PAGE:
The GLib library of C routines
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General Information

This is GLib version 2.19.5. GLib is the low-level core
library that forms the basis for projects such as GTK+ and GNOME. It
provides data structure handling for C, portability wrappers, and
interfaces for such runtime functionality as an event loop, threads,
dynamic loading, and an object system.

The official ftp site is:

The official web site is:

Information about mailing lists can be found at

To subscribe: mail -s subscribe < /dev/null
(Send mail to with the subject "subscribe")


See the file 'INSTALL'

Notes about GLib 2.20

^ The functions for launching applications (e.g. g_app_info_launch() +
  friends) now passes a FUSE file:// URI if possible (requires gvfs
  with the FUSE daemon to be running and operational). With gvfs 2.26,
  FUSE file:// URIs will be mapped back to gio URIs in the GFile
  constructors. The intent of this change is to better integrate
  POSIX-only applications, see bug #528670 for the rationale.  The
  only user-visible change is when an application needs to examine an
  URI passed to it (e.g. as a positional parameter). Instead of
  looking at the given URI, the application will now need to look at
  the result of g_file_get_uri() after having constructed a GFile
  object with the given URI.

Notes about GLib 2.18

* The recommended way of using GLib has always been to only include the
  toplevel headers glib.h, glib-object.h and gio.h. GLib enforces this by 
  generating an error when individual headers are directly included. 
  To help with the transition, the enforcement is not turned on by 
  default for GLib headers (it is turned on for GObject and GIO).
  To turn it on, define the preprocessor symbol G_DISABLE_SINGLE_INCLUDES.
Notes about GLib 2.16

* GLib now includes GIO, which adds optional dependencies against libattr
  and libselinux for extended attribute and SELinux support. Use 
  --disable-xattr and --disable-selinux to build without these.

Notes about GLib 2.10

* The functions g_snprintf() and g_vsnprintf() have been removed from
  the gprintf.h header, since they are already declared in glib.h. This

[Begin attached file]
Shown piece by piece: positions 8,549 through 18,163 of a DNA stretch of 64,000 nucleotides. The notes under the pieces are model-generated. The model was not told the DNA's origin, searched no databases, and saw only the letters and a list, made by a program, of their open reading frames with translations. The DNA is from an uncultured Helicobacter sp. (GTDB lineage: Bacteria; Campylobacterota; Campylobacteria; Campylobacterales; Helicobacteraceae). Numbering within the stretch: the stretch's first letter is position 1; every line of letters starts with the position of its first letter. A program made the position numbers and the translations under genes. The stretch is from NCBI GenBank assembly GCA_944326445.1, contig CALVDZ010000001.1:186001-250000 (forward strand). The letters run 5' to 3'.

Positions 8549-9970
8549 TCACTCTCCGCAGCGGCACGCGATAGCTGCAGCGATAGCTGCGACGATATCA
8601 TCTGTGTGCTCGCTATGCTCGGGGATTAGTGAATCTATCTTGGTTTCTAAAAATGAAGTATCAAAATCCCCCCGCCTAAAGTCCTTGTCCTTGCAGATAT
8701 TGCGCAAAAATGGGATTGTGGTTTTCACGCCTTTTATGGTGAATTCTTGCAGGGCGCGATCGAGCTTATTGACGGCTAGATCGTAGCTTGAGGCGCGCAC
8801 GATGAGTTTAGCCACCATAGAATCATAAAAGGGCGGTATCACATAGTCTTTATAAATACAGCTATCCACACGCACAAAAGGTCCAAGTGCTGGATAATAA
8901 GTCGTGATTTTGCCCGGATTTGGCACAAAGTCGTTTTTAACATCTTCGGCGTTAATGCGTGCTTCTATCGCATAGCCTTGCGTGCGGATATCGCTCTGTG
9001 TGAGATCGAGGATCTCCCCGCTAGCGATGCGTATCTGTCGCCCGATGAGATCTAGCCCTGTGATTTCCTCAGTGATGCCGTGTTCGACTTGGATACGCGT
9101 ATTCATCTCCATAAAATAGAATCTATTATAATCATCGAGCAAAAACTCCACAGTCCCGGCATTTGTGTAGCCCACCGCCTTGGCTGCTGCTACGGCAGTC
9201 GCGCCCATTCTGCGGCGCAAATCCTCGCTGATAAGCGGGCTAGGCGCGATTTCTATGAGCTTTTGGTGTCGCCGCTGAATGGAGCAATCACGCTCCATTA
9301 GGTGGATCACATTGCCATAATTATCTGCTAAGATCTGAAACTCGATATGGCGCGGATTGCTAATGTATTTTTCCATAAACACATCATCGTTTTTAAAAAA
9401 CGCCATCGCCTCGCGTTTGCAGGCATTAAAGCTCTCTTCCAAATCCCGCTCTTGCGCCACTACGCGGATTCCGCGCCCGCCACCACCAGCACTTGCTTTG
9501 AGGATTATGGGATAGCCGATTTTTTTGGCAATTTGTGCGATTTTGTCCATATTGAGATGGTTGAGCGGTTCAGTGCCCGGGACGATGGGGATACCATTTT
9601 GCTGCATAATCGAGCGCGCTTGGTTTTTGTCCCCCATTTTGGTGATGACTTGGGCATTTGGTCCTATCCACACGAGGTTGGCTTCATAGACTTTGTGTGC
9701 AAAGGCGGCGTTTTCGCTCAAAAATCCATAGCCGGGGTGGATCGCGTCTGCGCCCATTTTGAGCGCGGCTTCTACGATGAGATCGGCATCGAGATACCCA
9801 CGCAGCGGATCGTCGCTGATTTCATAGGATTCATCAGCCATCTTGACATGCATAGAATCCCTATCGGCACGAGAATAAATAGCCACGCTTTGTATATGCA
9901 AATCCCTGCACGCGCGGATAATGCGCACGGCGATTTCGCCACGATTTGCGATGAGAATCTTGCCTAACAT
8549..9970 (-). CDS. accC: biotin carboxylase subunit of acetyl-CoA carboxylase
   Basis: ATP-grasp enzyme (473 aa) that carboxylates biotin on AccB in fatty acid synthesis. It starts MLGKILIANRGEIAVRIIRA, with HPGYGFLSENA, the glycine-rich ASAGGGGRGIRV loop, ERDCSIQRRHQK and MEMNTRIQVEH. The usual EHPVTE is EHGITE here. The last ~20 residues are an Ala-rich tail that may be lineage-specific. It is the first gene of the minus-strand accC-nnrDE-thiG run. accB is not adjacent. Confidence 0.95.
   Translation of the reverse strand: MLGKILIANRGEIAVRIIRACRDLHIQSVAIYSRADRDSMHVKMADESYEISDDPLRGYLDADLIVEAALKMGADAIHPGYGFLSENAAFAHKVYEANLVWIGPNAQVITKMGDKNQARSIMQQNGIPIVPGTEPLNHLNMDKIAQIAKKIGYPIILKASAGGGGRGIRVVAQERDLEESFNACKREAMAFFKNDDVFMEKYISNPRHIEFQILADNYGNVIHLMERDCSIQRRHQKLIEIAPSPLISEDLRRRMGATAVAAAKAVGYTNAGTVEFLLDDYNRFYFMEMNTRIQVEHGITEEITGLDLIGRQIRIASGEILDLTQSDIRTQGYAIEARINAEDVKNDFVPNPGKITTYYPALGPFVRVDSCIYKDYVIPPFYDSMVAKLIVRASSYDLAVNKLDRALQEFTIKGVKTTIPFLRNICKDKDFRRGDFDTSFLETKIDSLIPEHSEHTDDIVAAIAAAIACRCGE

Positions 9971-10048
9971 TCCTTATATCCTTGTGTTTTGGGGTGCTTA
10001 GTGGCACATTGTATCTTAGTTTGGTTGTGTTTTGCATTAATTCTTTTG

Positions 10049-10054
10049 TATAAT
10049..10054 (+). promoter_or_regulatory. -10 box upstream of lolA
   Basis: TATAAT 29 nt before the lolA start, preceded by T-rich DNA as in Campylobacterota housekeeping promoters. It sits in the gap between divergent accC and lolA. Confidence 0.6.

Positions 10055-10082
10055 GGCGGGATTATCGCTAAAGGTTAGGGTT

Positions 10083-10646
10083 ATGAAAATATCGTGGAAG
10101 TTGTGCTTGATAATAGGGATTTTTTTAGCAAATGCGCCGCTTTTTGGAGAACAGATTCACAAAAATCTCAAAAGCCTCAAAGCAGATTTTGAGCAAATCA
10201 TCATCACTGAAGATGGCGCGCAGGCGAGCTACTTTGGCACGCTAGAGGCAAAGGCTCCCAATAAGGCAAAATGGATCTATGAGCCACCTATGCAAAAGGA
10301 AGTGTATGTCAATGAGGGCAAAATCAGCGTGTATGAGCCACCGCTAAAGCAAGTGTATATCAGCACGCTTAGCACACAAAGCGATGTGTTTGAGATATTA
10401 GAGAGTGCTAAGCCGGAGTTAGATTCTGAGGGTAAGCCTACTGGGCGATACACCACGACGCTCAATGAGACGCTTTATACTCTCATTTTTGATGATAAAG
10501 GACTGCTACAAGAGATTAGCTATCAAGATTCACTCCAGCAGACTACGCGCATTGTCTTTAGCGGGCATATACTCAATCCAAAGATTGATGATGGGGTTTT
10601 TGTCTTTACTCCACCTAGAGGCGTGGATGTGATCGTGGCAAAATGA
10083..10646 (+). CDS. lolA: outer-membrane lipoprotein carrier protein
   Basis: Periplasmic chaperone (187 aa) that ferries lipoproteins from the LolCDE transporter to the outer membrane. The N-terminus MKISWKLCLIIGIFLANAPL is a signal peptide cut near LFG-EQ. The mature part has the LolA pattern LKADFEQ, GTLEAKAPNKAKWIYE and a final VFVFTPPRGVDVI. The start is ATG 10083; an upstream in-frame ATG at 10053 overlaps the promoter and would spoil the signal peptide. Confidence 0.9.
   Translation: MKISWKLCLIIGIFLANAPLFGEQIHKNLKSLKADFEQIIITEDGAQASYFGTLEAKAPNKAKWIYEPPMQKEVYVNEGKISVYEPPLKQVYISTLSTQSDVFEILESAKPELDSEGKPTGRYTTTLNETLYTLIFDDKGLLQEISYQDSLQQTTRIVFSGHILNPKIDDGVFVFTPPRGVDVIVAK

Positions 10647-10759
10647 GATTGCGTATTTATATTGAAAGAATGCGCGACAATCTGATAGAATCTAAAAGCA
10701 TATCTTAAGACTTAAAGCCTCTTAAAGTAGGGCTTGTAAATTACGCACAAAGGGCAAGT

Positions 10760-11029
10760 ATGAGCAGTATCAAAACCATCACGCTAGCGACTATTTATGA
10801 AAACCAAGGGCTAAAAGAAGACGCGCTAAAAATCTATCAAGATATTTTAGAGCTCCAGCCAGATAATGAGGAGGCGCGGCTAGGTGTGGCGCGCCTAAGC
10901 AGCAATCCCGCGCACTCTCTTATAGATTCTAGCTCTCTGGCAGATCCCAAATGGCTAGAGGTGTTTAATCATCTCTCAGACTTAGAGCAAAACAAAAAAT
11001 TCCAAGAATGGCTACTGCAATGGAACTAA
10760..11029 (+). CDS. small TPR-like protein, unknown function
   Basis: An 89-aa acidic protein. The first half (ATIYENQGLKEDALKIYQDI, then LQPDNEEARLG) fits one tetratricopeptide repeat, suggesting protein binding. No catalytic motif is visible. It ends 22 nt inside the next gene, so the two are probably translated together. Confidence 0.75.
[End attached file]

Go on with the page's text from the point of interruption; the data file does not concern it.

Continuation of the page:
doesn't break documented use of gprintf.h, but people have been known
  to include gprintf.h without including glib.h.

* The Unicode support has been updated to Unicode 4.1. This adds several
  new members to the GUnicodeBreakType enumeration.

* The support for Solaris threads has been retired. Solaris has provided 
  POSIX threads for long enough now to have them available on every 
  Solaris platform. 

* 'make check' has been changed to validate translations by calling 
  msgfmt with the -c option. As a result, it may fail on systems with 
  older gettext implementations (GNU gettext < 0.14.1, or Solaris gettext). 
  'make check' will also fail on systems where the C compiler does not
  support ELF visibility attributes.

* The GMemChunk API has been deprecated in favour of a new 'slice 
  allocator'. See the g_slice documentation for more details. 

* A new type, GInitiallyUnowned, has been introduced, which is
  intended to serve as a common implementation of the 'floating reference'
  concept that is e.g. used by GtkObject. Note that changing the
  inheritance hierarchy of a type can cause problems for language
  bindings and other code which needs to work closely with the type
  system. Therefore, switching to GInitiallyUnowned should be done
  carefully. g_object_compat_control() has been added to GLib 2.8.5
  to help with the transition.

Notes about GLib 2.6.0

* GLib 2.6 introduces the concept of 'GLib filename encoding', which is the
  on-disk encoding on Unix, but UTF-8 on Windows. All GLib functions
  returning or accepting pathnames have been changed to expect
  filenames in this encoding, and the common POSIX functions dealing
  with pathnames have been wrapped. These wrappers are declared in the
  header <glib/gstdio.h> which must be included explicitly; it is not
  included through <glib.h>.

  On current (NT-based) Windows versions, where the on-disk file names